The Evolution of Pain Management
| 4 min read
Dr. William Beecroft, MD, DLFAPA, is medical director of behavioral health at Blue Cross Blue Shield of Michigan. Dr. Beecroft is board-certified in general psychiatry, consultation-liaison and geriatrics specialties. He serves on the Michigan Suicide Prevention Commission.
Beginning of the American Opioid Crisis
- Doctors began using opioids to treat non-cancer patients with chronic pain without considering the behavioral and psychological health of the patient.
- The addiction risk for opioids was downplayed early on by pharmaceutical companies.
- Pain was made the “fifth vital sign” and state governments made it a civil penalty for physicians not to address pain.
Confronting an Epidemic
- Inpatient treatment programs
- Community support groups
- Medication-assisted treatment (MAT)
Management Strategies for Chronic Pain
- Acupuncture and acupressure: For some individuals these interventions can be of assistance.
- Alternative and complementary nutraceutical preparations: These can sometimes complement the use of topical applications or other combinations of interventions. They are worth considering but usually have significant drug interactions and should only be taken under the expert guidance of a medical professional.
- Behavioral health evaluation: Regardless of the cause, individuals with sustained chronic pain have a higher likelihood of developing major depression. Utilization of psychotherapies and, if needed, medications can be helpful to eliminate this portion of chronic pain syndrome.
- Comprehensive evaluations and treatment planning: Primary care providers work in tandem with psychologists who have special training to provide comprehensive evaluations of patients’ pain. It is the best and most effective way to determine a safe and long-term treatment for chronic pain. Part of the evaluation should include an opioid risk tool to gauge if the patient has a higher than normal risk for habituation should the need for opioids arise.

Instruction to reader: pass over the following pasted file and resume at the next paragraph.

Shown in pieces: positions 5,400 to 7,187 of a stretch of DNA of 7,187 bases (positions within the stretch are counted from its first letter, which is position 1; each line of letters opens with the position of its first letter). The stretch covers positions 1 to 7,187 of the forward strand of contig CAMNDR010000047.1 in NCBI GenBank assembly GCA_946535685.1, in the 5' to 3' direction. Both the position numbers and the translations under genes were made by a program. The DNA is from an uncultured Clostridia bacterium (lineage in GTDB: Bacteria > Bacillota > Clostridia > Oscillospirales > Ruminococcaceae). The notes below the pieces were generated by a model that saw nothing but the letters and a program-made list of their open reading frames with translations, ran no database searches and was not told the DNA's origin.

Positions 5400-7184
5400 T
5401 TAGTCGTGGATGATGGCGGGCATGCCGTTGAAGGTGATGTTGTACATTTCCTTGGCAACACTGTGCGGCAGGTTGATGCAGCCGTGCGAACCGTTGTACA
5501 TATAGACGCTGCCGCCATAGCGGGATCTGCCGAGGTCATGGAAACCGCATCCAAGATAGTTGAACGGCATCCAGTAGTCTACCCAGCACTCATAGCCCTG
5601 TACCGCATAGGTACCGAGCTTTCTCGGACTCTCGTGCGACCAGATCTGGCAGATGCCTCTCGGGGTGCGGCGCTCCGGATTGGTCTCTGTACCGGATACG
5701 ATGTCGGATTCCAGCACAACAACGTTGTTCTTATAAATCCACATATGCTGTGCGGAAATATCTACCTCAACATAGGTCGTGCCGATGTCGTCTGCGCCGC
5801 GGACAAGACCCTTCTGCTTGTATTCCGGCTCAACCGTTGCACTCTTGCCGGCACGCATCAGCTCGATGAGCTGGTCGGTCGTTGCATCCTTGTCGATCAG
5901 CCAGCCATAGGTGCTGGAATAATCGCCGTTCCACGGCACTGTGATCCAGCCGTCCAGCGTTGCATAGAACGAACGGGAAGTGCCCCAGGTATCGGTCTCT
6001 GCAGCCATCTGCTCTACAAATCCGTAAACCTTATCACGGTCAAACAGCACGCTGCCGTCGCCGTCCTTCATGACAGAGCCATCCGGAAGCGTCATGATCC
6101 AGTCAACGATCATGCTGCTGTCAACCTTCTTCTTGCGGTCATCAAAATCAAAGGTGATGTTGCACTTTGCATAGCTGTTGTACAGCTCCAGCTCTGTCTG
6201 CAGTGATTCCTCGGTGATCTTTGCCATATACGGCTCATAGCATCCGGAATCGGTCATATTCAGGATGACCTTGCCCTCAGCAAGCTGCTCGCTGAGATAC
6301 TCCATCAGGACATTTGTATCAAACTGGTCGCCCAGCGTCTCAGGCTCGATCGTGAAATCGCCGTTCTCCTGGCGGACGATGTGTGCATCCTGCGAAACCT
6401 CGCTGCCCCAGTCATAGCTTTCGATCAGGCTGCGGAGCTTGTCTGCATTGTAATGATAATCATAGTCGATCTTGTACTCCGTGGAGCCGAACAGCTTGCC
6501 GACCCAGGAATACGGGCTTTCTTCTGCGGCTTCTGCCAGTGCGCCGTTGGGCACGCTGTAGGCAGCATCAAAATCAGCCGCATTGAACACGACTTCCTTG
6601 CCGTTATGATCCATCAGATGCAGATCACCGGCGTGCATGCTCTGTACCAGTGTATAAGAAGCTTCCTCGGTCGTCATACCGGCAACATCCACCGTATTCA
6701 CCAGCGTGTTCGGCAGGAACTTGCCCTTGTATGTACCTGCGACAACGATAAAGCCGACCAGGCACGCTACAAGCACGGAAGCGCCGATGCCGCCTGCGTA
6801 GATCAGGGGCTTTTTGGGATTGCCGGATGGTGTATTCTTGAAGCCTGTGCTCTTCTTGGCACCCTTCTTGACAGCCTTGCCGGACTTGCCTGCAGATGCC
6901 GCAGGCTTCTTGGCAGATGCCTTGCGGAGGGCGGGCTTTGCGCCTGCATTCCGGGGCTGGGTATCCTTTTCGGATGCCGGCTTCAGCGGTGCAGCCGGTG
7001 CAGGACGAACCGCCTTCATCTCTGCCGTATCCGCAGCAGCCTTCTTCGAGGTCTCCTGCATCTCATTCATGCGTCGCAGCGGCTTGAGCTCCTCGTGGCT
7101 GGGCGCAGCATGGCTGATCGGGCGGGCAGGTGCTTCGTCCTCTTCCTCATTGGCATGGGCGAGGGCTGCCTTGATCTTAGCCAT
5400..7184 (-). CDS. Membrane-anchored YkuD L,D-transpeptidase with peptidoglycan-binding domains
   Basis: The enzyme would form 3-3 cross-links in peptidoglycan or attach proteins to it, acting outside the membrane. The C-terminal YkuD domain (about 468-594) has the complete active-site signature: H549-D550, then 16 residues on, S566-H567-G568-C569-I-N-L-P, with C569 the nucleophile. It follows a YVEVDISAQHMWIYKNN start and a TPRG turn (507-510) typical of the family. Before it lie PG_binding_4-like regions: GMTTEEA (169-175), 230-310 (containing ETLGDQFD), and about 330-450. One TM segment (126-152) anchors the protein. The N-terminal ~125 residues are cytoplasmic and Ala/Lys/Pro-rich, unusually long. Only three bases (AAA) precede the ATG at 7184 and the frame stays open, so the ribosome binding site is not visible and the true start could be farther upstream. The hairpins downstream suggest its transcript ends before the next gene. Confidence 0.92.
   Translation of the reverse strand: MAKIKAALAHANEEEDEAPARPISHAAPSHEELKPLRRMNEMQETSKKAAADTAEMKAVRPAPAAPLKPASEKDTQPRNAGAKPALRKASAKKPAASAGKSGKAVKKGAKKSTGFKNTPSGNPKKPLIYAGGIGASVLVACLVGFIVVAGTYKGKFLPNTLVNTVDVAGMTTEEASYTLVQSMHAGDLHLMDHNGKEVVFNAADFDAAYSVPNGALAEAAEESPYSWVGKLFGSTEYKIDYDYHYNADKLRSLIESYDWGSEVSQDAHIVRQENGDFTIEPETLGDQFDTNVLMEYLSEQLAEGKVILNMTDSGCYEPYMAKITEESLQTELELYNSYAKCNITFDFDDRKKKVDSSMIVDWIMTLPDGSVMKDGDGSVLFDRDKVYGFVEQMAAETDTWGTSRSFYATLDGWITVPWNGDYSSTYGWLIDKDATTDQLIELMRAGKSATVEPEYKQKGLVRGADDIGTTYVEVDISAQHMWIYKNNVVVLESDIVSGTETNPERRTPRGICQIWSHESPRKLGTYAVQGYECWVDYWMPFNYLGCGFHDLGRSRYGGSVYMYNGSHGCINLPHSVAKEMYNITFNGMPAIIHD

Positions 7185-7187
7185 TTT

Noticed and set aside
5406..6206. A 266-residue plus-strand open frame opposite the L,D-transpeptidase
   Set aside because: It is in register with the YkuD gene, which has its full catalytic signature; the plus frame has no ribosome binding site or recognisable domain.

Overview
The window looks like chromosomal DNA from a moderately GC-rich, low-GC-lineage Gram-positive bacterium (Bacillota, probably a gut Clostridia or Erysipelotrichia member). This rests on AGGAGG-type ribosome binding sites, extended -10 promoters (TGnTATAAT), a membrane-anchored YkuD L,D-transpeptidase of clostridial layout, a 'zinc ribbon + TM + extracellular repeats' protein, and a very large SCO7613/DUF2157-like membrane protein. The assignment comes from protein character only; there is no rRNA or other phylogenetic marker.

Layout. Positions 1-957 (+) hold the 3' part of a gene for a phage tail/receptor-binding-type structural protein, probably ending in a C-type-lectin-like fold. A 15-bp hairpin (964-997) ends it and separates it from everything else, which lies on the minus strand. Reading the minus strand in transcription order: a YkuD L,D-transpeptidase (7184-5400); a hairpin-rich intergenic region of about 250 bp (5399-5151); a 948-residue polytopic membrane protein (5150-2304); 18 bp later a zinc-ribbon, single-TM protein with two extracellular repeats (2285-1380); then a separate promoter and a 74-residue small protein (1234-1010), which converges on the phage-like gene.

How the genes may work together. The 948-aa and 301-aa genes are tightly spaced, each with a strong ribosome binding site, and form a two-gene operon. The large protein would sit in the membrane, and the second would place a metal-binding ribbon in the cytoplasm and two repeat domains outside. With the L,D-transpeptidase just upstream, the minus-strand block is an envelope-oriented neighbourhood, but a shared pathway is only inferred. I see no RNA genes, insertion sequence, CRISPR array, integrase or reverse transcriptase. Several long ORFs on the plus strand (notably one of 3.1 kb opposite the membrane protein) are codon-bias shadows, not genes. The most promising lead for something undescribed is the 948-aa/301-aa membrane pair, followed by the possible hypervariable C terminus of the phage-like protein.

- Injections or local surgical interventions: Where appropriate, a doctor may prescribe injections or permanent nerve disruption to address pain. Correction of underlying anatomy damage can decrease or eliminate the cause of the pain.
- Lifestyle modifications: Weight loss, exercise, proper sleeping habits, a healthy diet, yoga, meditation, relaxation techniques and several other factors can all play into chronic pain intervention.
- Other drug combinations: If approved by a doctor, anti-inflammatory preparations like topical anesthetics or topical steroids can provide substantial relief without systemic effects. In some instances, the use of hot and cold applications can relieve local discomfort. Changing to oral medications such as ibuprofen and Tylenol can provide relief to patients with few side effects and essentially no risk of addiction. It’s critical for patients to talk with their doctor before changing a medication regimen.
- Physical therapy and functional rehabilitation: In certain cases, physical therapy can relieve pain over time through the natural strengthening of the body. Functional rehabilitation also has a psychological care component that’s beneficial to all patients.
- End-of-life care
- Pain related to a cancer diagnosis
- Patients whose pain is not effectively managed through non-opioid treatments
- The Role of Pharmacogenetic Testing in Prescribing Medications
- Supporting Mothers and Children in the Fight Against Opioid Abuse, Misuse and Addiction
- How New Blue Cross Policy is Helping Reduce Opioid Abuse